Wild 107.7/now-94.9 was a flailing enterprise as they tried to figure out their niche in the Bay Area. They couldn’t out-Urban KMEL and straight CHR was killing them, so Jerry Clifton and Rick Thomas looked at the million people in San Jose and thought maybe they should go down and talk to them. Every night they went out to bars and talked to the young Hispanics who said “You should be playing Old School!” Rick and Jerry actually had to ask what that meant.
They went back, started adding in some of this music and kablooey, the rest is history.
I was on a flight into a market where a C Company had just launched a CHR that morning with a really LAME switch. Literally into spots playing some God awful mix of Country and out with Top 40. Coincidentally on the flight was a VP for the company the new station was targeting, so I commented about how their weak launch had made his job a lot easier.
He dismissed me with “No one cares about fucking launches except Radio people.”
Now, I’m used to launching stations that three or four hours into it I can be at an ATM or a McDonalds and hear people talking about it. So…the next day I went out to a mall and 28 hours after the launch asked approximately 400 12-34 y/o’s about the new station.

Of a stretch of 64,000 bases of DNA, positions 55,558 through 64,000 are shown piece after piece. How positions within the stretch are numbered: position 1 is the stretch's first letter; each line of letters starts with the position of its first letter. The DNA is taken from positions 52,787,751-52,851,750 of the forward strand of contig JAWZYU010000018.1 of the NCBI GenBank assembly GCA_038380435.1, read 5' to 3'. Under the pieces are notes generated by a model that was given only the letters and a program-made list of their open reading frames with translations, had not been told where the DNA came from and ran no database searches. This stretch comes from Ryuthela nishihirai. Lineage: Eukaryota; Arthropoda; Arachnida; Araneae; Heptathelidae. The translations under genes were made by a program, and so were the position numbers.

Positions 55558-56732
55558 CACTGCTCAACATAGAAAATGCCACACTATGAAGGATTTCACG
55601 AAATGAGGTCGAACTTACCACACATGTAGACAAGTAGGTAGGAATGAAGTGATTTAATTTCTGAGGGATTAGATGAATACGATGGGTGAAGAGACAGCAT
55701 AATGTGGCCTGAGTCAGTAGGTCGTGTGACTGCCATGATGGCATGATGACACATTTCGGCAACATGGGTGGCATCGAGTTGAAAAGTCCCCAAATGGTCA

Not one had heard about it. Five years later they are still mired in obscurity. It’s hard to overcome a weak launch but that’s a whole other blog.
In every market there is ONE idea that people will recall when prompted about “What Radio promotion do you remember here in Riverside.” And 22 years after the fact they’ll tell you about the time KGGI moved to Iowa.
Budweiser spends a billion dollars to get that kind of brand recognition.
I can’t go back to either of the Carolina’s without having someone in a meeting tell me about the launch of 102 Jamz in Greensboro (1988) or the time they lost their “1” (1994).
Those are Mall Ideas. Ideas that decades after the fact people will recall, and you can’t beat a station that continually drops these things on the audience. It’s like a Vietnamese carpet bombing. Shock and awe.
No one is ever going to say 15 years later, “I remember the time that Hot 101 did The Secret Sound!” or “I remember the time Cooter Country did their Anniversary concert and did tickets at Walmart remotes.”
Mall Ideas all apply the Marshall McLuhan theory of how you can massage the message to make it notable and not have it get lost in the thousands of other marketing attacks they get in a single day.
In Paige Terms™ they fucked with it and turned it just slightly 3 degrees off-center.
In my next blog post will dissect what makes up a Mall Idea.